Carry a little extra weight around the hips and thighs? This study says that may be a good thing.
Individuals who are in a normal weight range and have extra weight around their hips and thighs may be healthier than their leaner counterparts. New research published in the Journal of Cell Metabolism has shown that just because you’re lean doesn’t mean you’re healthy.
A recent study compared those in a normal weight range with extra weight around their hips and thighs to those with a normal weight range but who carry extra weight on other areas of their body as well as to those considered ‘lean.’
The study found that those with extra fat around their hips and thighs were at a lower risk of heart disease and diabetes compared to those in the other two groups.
The researchers believe this is due to the way in which individuals carry excess fat. Excess fat around the midsection has long been known to be the most dangerous area to store fat. It is linked to higher risk of obesity-related illnesses as well as other diseases.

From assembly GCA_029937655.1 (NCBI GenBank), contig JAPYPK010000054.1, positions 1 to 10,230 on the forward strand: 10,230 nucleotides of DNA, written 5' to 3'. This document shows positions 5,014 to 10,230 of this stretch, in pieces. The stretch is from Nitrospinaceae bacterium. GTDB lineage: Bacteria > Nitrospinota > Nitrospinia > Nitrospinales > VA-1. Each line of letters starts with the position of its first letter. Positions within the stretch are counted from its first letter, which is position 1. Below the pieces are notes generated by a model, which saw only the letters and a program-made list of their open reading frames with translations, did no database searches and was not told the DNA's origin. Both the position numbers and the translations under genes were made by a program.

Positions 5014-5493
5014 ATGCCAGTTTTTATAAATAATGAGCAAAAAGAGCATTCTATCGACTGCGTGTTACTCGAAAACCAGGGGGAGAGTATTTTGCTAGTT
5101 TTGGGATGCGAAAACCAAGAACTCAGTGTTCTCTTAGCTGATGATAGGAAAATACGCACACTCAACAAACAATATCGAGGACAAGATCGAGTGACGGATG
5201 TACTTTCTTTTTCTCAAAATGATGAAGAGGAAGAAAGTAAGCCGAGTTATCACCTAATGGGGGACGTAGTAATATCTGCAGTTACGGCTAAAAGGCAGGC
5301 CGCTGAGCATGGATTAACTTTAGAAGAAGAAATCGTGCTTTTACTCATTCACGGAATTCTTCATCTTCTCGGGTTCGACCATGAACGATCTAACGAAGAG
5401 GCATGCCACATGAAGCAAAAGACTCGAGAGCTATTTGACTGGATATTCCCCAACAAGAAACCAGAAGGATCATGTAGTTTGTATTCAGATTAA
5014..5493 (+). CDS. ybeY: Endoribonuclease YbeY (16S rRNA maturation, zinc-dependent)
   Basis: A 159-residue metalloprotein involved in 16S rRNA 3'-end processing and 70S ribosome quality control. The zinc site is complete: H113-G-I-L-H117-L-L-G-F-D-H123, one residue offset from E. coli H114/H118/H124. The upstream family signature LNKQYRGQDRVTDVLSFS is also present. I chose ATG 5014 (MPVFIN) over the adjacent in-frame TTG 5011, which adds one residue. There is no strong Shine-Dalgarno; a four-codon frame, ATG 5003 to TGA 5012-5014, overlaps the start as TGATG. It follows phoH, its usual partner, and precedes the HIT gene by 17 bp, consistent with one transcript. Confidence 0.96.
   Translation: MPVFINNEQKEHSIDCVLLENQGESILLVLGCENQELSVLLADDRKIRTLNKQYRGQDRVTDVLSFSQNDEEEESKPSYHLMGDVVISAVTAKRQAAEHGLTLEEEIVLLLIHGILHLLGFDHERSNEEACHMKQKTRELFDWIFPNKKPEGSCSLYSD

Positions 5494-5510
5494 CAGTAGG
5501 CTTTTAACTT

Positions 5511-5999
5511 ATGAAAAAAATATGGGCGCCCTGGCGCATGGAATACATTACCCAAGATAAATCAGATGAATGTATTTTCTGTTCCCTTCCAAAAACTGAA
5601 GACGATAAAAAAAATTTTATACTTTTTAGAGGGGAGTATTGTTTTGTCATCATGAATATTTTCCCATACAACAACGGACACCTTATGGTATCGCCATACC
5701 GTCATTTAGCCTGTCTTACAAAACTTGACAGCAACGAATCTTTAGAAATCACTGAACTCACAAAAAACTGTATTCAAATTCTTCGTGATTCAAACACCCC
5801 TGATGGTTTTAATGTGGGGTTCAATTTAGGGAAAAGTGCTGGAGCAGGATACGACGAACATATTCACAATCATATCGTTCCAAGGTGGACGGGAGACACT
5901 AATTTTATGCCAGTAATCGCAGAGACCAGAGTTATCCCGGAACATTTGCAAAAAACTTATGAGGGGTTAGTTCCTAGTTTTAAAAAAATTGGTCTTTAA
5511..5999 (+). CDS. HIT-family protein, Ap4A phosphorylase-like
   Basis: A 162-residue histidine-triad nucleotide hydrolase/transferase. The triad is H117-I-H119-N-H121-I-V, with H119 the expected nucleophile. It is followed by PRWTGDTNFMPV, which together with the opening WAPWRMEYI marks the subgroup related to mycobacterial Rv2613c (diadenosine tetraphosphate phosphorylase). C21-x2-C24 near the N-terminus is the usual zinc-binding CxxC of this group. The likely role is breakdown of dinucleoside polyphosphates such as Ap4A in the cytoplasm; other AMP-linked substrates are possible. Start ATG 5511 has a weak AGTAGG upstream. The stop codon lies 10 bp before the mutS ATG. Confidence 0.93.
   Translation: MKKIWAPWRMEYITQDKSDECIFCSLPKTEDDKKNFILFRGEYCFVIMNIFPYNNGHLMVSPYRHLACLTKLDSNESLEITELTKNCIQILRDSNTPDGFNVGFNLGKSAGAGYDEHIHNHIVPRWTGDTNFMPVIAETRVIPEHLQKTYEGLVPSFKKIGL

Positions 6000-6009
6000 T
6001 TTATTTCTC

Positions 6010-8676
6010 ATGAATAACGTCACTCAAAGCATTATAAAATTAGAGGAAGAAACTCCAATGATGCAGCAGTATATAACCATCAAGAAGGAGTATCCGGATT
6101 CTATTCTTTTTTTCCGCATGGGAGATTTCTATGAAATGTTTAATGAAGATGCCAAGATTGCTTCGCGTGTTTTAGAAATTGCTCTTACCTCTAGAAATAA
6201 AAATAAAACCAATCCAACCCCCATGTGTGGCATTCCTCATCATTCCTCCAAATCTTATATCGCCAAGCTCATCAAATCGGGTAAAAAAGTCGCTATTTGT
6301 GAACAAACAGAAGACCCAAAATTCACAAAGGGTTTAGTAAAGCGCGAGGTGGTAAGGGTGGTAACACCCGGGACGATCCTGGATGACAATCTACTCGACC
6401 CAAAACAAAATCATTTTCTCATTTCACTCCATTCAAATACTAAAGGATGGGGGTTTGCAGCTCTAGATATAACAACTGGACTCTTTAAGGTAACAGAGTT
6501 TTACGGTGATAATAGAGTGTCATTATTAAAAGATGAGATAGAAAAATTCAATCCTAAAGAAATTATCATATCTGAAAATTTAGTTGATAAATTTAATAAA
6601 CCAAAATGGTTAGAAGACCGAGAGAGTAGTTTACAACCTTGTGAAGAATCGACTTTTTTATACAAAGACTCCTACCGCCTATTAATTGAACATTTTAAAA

Although these lean individuals who are storing excess fat in the midsection are considered in a healthy BMI (body mass index) range, they are not in healthy metabolic range.
These individuals are considered ‘metabolically unhealthy’ and are at a higher risk of early death. In fact, they are 300% more likely to develop heart problems and early death. Obese individuals are only at a 25% higher risk comparatively.
The take home:
Just because an individual is lean, does NOT mean they’re healthy. As this study shows, lean individuals are at a considerably higher risk for disease and death.
Make your health a priority despite your body composition. When it comes to overall health, its what’s on the inside that counts. Prioritize a healthy diet and physical activity.